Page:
Investors cash in on gains from the manipulated big rally
Wall Street trims its rally as personal incomes decline
Technology stocks led the decline as did energy shares, which fell along with the price of oil.
A dip in personal incomes and a slowdown in personal spending gave investors little reason to extend the market's recent rally, which has sent the Dow Jones industrial average surging 21 percent over just 13 days.
Major market indicators fell about 1 percent at midday, but that was little cause for worry among analysts given the powerful climb the market has seen this month.
Though the market's recent advance technically puts it in bull market territory -- usually defined as a 20 percent rise from a low -- investors are mindful that rallies within bear markets can last for some time, only to quickly come crashing down.
Many investors are well aware that the economy and the banking system remain troubled. And the next hurdle Wall Street must jump is high: first-quarter earnings.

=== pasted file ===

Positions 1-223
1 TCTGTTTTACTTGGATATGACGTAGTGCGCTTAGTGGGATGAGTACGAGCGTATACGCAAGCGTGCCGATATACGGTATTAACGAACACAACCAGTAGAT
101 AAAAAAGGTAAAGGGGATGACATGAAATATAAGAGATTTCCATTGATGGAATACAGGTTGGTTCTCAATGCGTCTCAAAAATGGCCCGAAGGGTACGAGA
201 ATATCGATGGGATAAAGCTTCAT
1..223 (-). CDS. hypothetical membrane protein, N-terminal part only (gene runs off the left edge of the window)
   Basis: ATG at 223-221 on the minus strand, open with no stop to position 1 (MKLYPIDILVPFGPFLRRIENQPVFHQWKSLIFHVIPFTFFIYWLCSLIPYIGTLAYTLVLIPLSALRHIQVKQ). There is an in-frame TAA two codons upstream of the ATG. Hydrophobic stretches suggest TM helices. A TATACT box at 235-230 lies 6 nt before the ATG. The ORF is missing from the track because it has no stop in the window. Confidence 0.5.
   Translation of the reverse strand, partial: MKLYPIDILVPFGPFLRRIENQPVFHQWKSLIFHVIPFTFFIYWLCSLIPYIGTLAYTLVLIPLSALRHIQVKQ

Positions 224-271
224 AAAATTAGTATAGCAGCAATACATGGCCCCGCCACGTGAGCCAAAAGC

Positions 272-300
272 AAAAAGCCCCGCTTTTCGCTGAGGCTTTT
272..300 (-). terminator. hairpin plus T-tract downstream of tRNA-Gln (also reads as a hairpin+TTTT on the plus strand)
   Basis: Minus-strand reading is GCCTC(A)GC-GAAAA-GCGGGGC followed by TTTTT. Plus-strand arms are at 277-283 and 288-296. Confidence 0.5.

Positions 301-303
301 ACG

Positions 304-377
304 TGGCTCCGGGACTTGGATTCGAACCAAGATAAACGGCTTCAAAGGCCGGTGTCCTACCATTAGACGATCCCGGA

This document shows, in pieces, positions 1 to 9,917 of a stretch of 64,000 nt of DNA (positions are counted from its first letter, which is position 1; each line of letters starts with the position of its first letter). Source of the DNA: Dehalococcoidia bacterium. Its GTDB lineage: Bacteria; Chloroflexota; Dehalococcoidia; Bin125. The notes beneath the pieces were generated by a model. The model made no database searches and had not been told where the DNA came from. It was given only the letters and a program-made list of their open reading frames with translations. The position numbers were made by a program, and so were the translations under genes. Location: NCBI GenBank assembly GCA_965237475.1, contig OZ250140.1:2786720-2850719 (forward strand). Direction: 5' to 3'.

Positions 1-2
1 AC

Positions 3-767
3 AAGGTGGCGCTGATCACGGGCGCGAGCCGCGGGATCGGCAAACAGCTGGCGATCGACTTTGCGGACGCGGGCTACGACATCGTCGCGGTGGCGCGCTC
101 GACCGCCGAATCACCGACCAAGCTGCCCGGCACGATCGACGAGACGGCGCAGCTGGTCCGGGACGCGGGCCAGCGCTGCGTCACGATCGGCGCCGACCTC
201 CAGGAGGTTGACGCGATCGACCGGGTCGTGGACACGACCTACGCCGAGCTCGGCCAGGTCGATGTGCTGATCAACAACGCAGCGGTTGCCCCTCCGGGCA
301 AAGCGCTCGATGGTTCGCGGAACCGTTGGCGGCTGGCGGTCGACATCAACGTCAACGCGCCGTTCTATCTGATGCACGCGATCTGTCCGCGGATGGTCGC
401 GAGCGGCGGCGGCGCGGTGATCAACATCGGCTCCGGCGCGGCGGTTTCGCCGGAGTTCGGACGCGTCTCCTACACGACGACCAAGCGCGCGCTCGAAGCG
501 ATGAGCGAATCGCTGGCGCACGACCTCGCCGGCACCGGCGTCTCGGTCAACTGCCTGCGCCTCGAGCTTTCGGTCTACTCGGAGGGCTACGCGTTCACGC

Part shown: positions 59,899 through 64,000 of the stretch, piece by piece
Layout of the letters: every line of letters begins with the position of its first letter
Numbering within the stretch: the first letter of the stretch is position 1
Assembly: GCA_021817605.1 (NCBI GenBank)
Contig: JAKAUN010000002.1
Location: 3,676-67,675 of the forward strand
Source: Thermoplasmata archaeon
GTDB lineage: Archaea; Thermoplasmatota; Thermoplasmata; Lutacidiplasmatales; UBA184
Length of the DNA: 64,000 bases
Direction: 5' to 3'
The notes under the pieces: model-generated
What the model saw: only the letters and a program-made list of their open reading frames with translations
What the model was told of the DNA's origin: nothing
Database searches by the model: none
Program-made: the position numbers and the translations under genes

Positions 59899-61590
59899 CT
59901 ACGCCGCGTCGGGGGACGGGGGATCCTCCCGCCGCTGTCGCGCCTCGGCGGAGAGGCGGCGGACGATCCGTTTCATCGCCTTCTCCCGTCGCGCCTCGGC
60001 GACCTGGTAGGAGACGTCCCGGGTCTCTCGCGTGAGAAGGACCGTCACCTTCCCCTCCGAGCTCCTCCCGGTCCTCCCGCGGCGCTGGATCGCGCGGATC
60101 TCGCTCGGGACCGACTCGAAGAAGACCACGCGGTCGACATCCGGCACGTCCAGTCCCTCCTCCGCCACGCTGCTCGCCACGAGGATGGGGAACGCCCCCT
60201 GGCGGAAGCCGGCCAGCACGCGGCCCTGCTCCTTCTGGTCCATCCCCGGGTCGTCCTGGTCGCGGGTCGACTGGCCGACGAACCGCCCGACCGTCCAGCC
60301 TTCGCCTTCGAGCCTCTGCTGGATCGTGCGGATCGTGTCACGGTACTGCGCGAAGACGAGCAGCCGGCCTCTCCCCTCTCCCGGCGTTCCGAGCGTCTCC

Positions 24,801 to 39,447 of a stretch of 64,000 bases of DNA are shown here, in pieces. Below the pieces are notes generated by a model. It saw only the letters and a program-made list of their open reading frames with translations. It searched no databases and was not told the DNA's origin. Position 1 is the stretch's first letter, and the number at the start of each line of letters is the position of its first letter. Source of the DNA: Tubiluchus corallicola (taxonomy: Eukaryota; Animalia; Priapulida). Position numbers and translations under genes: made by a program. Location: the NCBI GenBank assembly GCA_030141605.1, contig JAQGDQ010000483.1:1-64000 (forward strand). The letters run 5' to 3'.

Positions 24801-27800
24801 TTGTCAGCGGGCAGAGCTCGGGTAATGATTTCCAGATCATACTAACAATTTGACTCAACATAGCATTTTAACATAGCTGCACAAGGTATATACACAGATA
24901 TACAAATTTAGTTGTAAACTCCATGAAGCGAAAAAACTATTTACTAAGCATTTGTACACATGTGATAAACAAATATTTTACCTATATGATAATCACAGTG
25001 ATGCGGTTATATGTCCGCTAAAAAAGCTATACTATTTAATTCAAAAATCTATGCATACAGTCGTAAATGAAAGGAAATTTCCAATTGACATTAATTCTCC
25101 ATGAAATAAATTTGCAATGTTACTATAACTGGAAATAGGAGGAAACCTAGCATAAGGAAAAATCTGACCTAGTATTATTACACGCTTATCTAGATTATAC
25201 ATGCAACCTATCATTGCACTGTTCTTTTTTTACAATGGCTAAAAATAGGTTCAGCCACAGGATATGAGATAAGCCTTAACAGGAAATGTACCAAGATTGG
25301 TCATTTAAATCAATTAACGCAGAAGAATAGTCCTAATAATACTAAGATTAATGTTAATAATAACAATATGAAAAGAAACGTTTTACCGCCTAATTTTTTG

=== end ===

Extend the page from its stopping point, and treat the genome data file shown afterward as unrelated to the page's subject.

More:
Next week will bring more tests for the market in the form of a number of important economic reports, most notably the March unemployment report on Friday. All the market really needs, analysts said, is a few more reports showing improving, or at the very least stabilizing, numbers to signal that it is safe to keep buying.
The Commerce Department said Friday personal spending rose 0.2 percent in February, as expected, down from a 1 percent gain in January. Personal incomes fell 0.2 percent.
Disappointing announcements sapped strength from technology companies. Tech stocks had surged Thursday and pushed the Nasdaq into positive territory for the year.
Internet powerhouse Google said it is laying off nearly 200 workers, and technology consulting and outsourcing firm Accenture lowered its outlook for the quarter and the year. Shares fell $3.04 to $350.25.
In other downbeat corporate news, auto parts maker Johnson Controls said it will cut jobs and close 10 manufacturing plants. And although homebuilder KB Home said it narrowed its fiscal first-quarter loss, its CEO warned that the housing market continues to face an oversupply of homes, falling prices, tight lending standards, rising unemployment and weak consumer confidence.
Financial companies were mainly weak too, ahead of a meeting at the White House between President Barack Obama and chief executives of the nation's largest banks. Obama and Treasury Secretary Timothy Geithner are preparing to launch a partnership with private investors to buy banks' toxic assets.
The discussion also comes as Congress works on a bill to curb Wall Street bonuses, and Geithner plans to regulate the hedge fund industry more heavily.
|Liveleak on Facebook|